Why do class methods always need 'self' as the first parameter?
nospam at torek.net
Wed Aug 31 16:15:44 EDT 2011
>In article <0dc26f12-2541-4d41-8678-4fa53f347acf at g9g2000yqb.googlegroups.com>
T. Goodchild asked, in part:
>>... One of the things that bugs me is the requirement that all class
>>methods have 'self' as their first parameter.
In article <4e5e5628$0$29977$c3e8da3$5496439d at news.astraweb.com>
Steven D'Aprano <steve+comp.lang.python at pearwood.info> wrote:
[Comprehensive reply, noting that these are actually instance
methods, and that there are class and static methods as well]:
>Python does have class methods, which receive the class, not the instance,
>as the first parameter. These are usually written something like this:
> def spam(cls, args):
> print cls # always prints "class K", never the instance
>Just like self, the name cls is a convention only. Class methods are usually
>used for alternate constructors.
>There are also static methods, which don't receive any special first
>argument, plus any other sort of method you can invent, by creating
>descriptors... but that's getting into fairly advanced territory. ...
I am not sure whether T. Goodchild was asking any of the above or
perhaps also one other possible question: if an instance method
is going to receive an automatic first "self" parameter, why require
the programmer to write that parameter in the "def"? For instance
we *could* have:
def meth1(arg1, arg2):
self.arg1 = arg1 # self is "magically available"
self.arg2 = arg2
use(cls) # cls is "magically available"
and so on. This would work fine. It just requires a bit of implicit
sneakiness in the compiler: an instance method magically creates
a local variable named "self" that binds to the invisible first
parameter, and a class method magically creates a local variable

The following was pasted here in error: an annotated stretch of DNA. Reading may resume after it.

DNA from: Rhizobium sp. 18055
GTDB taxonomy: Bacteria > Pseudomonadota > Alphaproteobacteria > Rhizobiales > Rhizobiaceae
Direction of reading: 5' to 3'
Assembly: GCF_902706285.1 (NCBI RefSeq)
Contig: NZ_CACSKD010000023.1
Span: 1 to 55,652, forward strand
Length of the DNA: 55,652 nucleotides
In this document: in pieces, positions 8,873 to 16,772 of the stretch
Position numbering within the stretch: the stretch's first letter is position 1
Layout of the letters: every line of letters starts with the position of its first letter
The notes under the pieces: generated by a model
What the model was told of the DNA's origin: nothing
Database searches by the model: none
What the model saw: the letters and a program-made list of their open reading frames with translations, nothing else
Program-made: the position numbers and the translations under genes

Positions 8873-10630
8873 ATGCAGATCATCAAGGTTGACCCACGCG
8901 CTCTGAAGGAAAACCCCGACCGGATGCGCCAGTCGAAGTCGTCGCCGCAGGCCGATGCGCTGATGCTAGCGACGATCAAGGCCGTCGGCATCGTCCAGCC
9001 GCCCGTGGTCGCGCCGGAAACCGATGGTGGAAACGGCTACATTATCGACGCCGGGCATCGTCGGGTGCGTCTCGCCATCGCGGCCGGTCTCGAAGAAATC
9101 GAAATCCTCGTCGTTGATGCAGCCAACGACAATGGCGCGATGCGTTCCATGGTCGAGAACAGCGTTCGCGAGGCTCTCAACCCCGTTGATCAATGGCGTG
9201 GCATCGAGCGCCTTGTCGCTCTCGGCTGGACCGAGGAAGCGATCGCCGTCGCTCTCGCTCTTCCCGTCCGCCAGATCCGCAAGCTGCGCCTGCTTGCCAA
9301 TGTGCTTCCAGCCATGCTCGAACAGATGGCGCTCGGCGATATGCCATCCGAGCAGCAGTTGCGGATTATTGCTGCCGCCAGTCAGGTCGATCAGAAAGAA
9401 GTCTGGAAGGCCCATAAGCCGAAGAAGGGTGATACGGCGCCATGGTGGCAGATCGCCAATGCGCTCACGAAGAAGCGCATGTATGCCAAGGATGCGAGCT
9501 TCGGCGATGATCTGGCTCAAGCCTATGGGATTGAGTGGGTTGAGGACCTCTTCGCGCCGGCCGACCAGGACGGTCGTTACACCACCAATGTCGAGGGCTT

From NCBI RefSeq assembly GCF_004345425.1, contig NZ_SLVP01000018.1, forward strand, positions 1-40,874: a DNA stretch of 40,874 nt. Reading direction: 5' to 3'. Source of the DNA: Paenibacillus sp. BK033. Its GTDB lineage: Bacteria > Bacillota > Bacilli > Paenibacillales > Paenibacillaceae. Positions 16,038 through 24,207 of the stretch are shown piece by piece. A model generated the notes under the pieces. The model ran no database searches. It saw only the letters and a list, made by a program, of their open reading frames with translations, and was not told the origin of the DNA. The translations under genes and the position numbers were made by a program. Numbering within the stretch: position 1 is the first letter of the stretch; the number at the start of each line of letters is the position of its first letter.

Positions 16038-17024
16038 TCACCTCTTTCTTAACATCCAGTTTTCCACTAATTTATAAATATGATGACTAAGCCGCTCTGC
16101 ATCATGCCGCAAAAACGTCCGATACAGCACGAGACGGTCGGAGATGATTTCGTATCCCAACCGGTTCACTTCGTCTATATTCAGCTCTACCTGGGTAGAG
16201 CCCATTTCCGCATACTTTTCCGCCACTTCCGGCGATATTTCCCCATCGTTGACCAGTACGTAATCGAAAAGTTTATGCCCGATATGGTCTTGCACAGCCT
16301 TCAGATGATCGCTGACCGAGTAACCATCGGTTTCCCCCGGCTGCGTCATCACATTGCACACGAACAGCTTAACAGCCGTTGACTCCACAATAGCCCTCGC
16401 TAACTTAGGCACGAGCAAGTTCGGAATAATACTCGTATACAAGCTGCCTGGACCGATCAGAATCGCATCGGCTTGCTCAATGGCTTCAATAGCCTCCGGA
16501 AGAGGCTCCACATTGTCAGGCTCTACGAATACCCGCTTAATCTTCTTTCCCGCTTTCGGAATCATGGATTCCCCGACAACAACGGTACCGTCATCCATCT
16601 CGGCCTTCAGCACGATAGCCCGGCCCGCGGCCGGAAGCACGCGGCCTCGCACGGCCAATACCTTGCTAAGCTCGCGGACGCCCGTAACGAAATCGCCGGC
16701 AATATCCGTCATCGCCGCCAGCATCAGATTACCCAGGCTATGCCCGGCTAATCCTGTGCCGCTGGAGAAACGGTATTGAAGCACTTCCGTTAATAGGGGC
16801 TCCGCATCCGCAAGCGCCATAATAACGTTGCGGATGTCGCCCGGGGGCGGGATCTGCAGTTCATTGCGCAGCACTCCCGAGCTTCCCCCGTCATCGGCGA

named "cls" that binds to the invisible first parameter, and so
Instead, we have a syntax where you, the programmer, write out the
name of the local variable that binds to the first parameter. This
means the first parameter is visible. Except, it is only visible
at the function definition -- when you have the instance and call
the instance or class method:
black_knight = K()
the first parameters (black_knight, and black_knight.__class__,
respectively) are magic, and invisible.
Thus, Python is using the "explicit is better than implicit" rule
in the definition, but not at the call site. I have no problem with
this. Sometimes I think implicit is better than explicit. In this
case, there is no need to distinguish, at the calls to meth1() and
meth2(), as to whether they are "class" or "instance" methods. At
the *calls* they would just be distractions.
At the *definitions*, they are not as "distraction-y" since it is
important to know, during the definition, whether you are operating
on an instance (meth1) or the class itself (meth2), or for that
matter on neither (static methods). One could determine this from
the absence or presence of "@classmethod" or "@staticmethod", but
the minor redundancy in the "def" statement seems, well, minor.
Also, as a bonus, it lets you obfuscate the code by using a name
other than "self" or "cls". :-)
In-Real-Life: Chris Torek, Wind River Systems
Intel require I note that my opinions are not those of WRS or Intel
Salt Lake City, UT, USA (40°39.22'N, 111°50.29'W) +1 801 277 2603
email: gmail (figure it out) http://web.torek.net/torek/index.html
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